THCC's Ed Thomas reflects on convention week

Tlingit-Haida Central Council President Ed Thomas speaks at the 2013 Alaska Federation of Natives Convention.

Cuts to federal funding, subsistence rights, new leadership and the Alaska Federation of Natives’ bylaws are just a few of the issues Tlingit-Haida Central Council President Ed Thomas had on his mind as the annual convention was winding down Saturday.


Thomas said further cuts to federal funding would seriously impact tribal organizations like the Central Council. Another entity in need of better funding, he said, is the Federal Subsistence Board. Without it, subsistence resources on federal land won’t be managed well enough to benefit the people who rely on them, Thomas said.

AFN delegates elected two new co-chairs to the organization’s board of directors. Thomas said the new leaders represent a transition that needs to happen.

He’s pleased with new leadership; it’s the old rules that he doesn’t like. A little known AFN bylaw allows member organizations from the same region to buy another organization’s vote by paying their annual dues. For example, a tribe that can’t afford the AFN dues or travel to the annual convention to vote can give permission to another organization within the region, such as a regional or village corporation, to pay the tribe’s dues and, in effect, vote for them. Thomas said the bylaw doesn’t sit well with him.

Thomas spoke with the Juneau Empire Saturday in Fairbanks.


What are some of the priorities for the Tlingit-Haida Central Council from now until the next convention?

For Central Council, it still is trying to fix the problems with the federal budget. Sequestration has had a very huge impact, unless we can get the President to increase our budgets just the like he did for the rest of the non-(Bureau of Indian Affairs) departments and the Department of the Interior. What they did is they added 5.11 percent to the non-BIA agencies.


What are some of the services within the Central Council’s realm that have been affected by sequestration?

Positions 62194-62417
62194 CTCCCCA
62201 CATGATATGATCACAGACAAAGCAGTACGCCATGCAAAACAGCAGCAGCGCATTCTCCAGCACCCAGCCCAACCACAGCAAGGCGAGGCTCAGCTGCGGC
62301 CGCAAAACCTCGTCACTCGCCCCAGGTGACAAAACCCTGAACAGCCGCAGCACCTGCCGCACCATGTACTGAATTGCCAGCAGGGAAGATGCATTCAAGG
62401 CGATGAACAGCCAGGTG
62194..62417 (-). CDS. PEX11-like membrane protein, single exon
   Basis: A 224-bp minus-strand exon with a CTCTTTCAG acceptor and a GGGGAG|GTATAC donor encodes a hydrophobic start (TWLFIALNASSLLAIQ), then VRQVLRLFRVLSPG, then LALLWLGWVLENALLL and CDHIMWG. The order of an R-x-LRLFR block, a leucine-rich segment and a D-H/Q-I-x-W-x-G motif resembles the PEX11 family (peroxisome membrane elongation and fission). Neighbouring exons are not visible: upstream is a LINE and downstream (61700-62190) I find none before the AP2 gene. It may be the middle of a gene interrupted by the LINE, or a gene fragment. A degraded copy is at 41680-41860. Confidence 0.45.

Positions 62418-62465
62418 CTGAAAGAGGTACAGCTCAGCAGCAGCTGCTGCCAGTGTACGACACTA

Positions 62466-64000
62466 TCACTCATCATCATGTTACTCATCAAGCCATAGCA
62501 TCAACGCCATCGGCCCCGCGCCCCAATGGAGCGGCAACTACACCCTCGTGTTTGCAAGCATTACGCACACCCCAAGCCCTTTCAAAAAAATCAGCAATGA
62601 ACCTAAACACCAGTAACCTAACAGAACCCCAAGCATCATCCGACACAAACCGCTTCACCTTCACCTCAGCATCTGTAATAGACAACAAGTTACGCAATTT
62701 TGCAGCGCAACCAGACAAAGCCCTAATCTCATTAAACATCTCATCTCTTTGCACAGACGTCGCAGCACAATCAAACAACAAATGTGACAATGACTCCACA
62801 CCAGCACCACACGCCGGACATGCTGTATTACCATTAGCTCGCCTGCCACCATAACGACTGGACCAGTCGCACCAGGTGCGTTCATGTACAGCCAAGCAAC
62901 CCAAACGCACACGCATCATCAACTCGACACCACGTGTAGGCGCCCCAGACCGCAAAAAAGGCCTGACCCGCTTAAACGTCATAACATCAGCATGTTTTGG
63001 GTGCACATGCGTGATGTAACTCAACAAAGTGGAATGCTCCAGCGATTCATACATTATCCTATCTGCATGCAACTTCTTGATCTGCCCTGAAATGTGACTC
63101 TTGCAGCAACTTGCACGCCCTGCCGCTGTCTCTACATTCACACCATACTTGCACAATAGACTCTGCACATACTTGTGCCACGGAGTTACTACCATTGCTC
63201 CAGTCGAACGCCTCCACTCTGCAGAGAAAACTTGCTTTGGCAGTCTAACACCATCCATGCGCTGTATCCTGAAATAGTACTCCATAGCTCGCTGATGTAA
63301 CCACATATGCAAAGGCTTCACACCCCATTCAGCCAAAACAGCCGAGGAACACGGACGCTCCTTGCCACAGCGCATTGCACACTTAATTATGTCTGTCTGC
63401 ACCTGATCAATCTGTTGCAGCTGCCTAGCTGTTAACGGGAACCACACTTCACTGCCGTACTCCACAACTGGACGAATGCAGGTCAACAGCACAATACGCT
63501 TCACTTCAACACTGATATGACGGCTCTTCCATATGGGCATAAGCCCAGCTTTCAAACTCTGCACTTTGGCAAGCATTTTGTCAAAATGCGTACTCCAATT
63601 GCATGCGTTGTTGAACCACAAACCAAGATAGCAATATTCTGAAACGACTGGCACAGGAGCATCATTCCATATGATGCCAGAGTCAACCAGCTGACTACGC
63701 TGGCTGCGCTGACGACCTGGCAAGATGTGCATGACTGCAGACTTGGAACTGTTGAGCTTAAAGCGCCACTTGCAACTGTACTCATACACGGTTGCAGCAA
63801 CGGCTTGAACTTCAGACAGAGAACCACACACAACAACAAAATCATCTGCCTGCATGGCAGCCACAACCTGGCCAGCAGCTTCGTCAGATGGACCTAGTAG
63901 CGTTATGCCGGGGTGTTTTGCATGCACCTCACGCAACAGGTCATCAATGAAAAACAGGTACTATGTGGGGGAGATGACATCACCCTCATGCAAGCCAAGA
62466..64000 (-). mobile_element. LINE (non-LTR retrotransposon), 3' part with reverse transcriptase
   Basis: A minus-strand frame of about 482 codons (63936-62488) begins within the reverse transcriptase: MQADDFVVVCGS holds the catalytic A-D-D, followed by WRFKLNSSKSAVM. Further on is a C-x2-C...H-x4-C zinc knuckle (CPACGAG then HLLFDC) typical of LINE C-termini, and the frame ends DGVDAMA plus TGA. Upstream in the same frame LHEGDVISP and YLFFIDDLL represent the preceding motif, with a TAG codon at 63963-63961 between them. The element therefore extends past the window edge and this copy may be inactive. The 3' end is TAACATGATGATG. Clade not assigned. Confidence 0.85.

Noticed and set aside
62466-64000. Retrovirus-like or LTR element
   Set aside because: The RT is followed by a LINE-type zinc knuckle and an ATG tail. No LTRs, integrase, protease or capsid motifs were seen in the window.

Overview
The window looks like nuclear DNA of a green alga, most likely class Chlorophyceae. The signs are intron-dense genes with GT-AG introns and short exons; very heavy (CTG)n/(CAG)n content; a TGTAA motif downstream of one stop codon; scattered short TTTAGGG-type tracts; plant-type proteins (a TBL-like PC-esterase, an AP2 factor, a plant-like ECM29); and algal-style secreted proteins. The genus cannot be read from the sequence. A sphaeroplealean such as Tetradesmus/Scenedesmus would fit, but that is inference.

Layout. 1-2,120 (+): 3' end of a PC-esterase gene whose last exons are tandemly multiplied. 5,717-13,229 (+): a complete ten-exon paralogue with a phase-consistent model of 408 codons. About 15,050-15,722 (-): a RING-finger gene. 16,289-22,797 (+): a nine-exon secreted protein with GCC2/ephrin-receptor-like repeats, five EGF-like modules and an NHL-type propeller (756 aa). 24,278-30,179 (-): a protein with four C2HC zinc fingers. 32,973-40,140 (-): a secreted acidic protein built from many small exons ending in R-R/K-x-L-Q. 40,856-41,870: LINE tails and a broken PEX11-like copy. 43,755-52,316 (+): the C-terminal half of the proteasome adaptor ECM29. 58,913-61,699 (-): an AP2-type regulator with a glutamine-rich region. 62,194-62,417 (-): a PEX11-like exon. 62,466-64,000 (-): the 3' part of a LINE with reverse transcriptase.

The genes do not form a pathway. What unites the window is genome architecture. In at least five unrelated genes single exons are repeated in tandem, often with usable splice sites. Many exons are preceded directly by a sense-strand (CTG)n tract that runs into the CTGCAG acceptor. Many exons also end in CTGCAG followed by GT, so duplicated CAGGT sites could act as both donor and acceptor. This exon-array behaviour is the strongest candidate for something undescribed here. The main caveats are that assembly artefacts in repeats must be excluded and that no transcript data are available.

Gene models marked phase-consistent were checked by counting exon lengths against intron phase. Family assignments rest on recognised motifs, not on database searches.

We were really able to, in the first round, absorb some of those negative impacts by cutting back on some administrative functions and consolidating programs. But if we were going to have a larger cut next year, we won’t be able to absorb that, so the biggest concern is how we’re going to deal with family issues, Indian Child Welfare or Division of Tribal Family and Youth services. Those are of most concern because, even now, they are grossly overburdened with issues and there's not enough resources. Tied into that, to a large degree, are some of the safety net programs like Temporary Assistance to Needy Families. Those are going to start getting tighter, and unless the Farm Bill gets passed, the food stamp program could be severely impacted. Even with food stamps, our families have a hard time because there’s just not enough support for them and their issues.


What are some of your thoughts on the deep conversations that happened during the convention surrounding suicides, alcoholism and sexual abuse?

My thoughts are that I believe that the dialogue is starting to go in the right direction, meaning that we can’t always wait for an agency to come help us set up some special program. We, as a people, need to start taking more control over those things. We need to strengthen the relationship between parents and children, not just when they’re troubled, but throughout their growing years. I think that’s a problem and as a result, some people don’t have good coping skills. I think going in that direction is much better than the past.


Were there any resolutions passed that were particularly important for Southeast Alaska?

I don’t believe so. I think even the ones we proposed on things like subsistence were of a statewide nature. We did not push Southeast issues, per se.